So the next question that comes up is, OK, so at least they were comparable. So how did the patients who got dose reduced do as compared to patients who didn't have dose reduction? To our surprise, we found out that the patients who had dose reduction actually had a higher response rate, they had a response rate of 81.7%, as compared to 62%. And not only that, (but) the duration of the response was longer. So that outcome was better, the outcome measured in terms of progression-free survival, or overall survival. So it was actually that the progression-free survival improved to 17 months compared to nine months.
OK, so this is very important, that means you are able to manage the patient with this new drug in the combination to benefit the patient. You can adjust the dose of the drug, and because you adjust the dose of the drug, the efficacy doesn't go down. And because now it is tolerable, actually, the patients stay on the drug longer. And because they stay on the drug longer, they are able to control the disease much longer and more deeper responses are achieved. And therefore, the duration of response is better. The dose adjustment actually benefited the patient. So … yes, you can use this drug safely, you can dose reduce without worrying about efficacy going down. So that was the importance of this particular abstract.
You mentioned that the side effects were reduced. Can you talk more specifically about what were the most common side effects experienced and what patients might need to know?
Yeah, so there are two areas of side effects. One group of side effects, which is common when you use the chemotherapy drug, is lowering of the blood counts, (such as a) lower hemoglobin, lower white blood cell counts and lower platelet count. And this is not an uncommon side effect, it was also experienced in this combination with selinexor. And (to address) that you can adjust the dose and you can also use growth factors support, (such as) Neupogen, so that you are able to deliver that treatment.
Then the second set of side effects is what we call GI (gastrointestinal) side effects. (Since) this is a pill taken by mouth, so the patient could feel fullness, nausea, vomiting or diarrhea. (And) when you combine selinexor with bortezomib, which can also (cause) constipation or diarrhea known for Velcade (it can increase the amount of) side effects. And again, that could be mitigated by dose adjustment and giving nausea medication appropriately.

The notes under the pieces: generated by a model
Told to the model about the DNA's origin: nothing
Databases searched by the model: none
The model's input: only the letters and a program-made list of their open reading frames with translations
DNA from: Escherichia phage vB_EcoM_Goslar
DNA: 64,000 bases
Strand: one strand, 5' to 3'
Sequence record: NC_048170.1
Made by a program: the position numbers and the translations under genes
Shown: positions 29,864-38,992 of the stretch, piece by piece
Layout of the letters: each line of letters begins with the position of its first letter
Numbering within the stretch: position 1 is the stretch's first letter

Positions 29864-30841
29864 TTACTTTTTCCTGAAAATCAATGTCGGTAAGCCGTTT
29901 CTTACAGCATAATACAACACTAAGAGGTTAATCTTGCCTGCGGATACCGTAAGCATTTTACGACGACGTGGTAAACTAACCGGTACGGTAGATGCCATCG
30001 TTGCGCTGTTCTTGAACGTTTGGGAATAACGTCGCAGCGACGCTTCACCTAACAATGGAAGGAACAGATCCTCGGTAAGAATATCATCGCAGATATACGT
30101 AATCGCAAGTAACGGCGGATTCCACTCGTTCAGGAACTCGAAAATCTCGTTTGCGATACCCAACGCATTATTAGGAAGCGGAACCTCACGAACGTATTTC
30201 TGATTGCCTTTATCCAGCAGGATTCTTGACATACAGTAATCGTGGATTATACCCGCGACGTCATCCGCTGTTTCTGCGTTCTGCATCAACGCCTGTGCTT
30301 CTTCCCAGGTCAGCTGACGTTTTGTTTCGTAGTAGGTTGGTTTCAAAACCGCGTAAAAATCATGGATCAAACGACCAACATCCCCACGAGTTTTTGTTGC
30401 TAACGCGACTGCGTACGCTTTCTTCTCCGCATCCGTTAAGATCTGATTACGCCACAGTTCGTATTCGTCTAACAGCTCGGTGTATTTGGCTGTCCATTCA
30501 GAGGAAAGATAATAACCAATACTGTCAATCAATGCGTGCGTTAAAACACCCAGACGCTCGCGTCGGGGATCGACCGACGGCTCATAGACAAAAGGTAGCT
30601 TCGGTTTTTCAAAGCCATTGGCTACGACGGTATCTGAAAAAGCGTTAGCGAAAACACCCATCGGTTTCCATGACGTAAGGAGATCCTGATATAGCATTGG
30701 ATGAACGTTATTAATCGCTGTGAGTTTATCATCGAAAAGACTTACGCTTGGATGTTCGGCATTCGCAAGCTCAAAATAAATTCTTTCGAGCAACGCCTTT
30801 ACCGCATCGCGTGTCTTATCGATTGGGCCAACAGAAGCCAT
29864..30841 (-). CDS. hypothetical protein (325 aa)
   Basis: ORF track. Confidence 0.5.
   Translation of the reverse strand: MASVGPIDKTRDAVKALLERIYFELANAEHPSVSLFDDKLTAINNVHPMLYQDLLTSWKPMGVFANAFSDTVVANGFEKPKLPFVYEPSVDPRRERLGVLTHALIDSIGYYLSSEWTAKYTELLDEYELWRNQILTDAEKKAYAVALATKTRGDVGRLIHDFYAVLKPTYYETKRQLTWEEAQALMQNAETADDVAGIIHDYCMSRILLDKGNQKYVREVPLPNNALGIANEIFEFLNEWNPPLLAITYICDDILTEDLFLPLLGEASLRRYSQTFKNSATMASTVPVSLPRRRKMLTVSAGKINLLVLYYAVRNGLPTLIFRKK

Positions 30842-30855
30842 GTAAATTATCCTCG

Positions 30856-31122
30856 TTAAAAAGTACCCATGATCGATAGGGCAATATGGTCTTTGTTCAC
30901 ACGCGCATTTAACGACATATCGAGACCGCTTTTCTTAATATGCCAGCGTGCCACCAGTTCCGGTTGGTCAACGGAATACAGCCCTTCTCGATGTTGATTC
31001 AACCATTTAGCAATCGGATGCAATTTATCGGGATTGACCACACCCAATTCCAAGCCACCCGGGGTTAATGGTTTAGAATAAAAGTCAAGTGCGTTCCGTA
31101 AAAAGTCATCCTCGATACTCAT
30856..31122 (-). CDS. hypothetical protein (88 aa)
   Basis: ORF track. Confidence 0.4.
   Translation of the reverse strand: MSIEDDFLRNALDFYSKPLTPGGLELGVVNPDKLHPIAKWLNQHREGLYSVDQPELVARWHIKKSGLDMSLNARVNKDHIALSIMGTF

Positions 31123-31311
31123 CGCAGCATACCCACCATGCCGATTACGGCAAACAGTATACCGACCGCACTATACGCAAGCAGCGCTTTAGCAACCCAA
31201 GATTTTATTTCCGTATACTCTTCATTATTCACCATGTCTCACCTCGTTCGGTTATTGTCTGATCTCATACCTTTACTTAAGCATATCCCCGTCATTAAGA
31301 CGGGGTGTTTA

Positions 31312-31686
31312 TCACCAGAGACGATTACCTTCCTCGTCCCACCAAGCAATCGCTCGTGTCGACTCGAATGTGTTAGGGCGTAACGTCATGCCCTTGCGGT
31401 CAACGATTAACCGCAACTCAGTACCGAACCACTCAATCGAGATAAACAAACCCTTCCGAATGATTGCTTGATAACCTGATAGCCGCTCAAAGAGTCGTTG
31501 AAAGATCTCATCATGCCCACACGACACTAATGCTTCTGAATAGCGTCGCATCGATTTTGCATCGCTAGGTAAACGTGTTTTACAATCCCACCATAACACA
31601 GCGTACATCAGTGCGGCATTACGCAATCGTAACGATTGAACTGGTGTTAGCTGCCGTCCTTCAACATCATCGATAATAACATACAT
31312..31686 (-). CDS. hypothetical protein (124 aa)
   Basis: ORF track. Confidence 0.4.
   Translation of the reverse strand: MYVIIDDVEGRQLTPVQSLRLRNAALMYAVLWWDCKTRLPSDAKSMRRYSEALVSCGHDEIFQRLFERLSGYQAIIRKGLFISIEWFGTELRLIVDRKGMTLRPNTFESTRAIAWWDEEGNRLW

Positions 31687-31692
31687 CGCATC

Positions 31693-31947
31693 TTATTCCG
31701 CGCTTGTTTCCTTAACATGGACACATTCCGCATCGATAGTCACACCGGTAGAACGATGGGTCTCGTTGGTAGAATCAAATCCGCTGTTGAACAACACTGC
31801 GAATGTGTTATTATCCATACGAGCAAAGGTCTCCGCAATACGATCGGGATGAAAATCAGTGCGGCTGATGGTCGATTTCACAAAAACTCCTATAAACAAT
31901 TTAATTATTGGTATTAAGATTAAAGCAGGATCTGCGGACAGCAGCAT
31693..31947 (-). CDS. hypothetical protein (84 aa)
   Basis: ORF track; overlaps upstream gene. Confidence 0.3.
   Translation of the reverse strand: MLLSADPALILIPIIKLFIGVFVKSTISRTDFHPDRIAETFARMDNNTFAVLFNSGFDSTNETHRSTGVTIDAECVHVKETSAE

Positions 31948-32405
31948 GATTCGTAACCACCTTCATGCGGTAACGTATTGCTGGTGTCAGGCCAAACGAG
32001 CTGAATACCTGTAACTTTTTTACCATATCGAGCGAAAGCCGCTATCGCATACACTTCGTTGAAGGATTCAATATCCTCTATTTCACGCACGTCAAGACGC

These were the two major side effects encountered with selinexor that could be handled. And if there are some uncommon side effects, that's where the dose reduction also helps with the patients.
Is there anything you wanted to add that we didn't touch upon?
The only thing I wanted to add is that this is an orally available treatment, so it is quite convenient, especially for people who have to travel to the infusion center some distances; that makes it easier. And if the elderly patients are dependent on family members having to take them to the cancer center, it becomes a lot easier.
There are orally available regimens because instead of Velcade, you can use it with Ninlaro. So you can have an all oral regimen — Ninlaro, selinexor and dexamethasone. So that's another option available.
This drug has no organ toxicity. It doesn't affect the heart, it doesn't affect the kidney, it doesn't affect the lungs, it doesn't affect the liver. So really this drug doesn't have any organ toxicity. And it could be combined with any other drug that has been (FDA) approved and is in the market for myeloma. So that is the other advantage of this particular drug.
This interview has been edited for conciseness and clarity.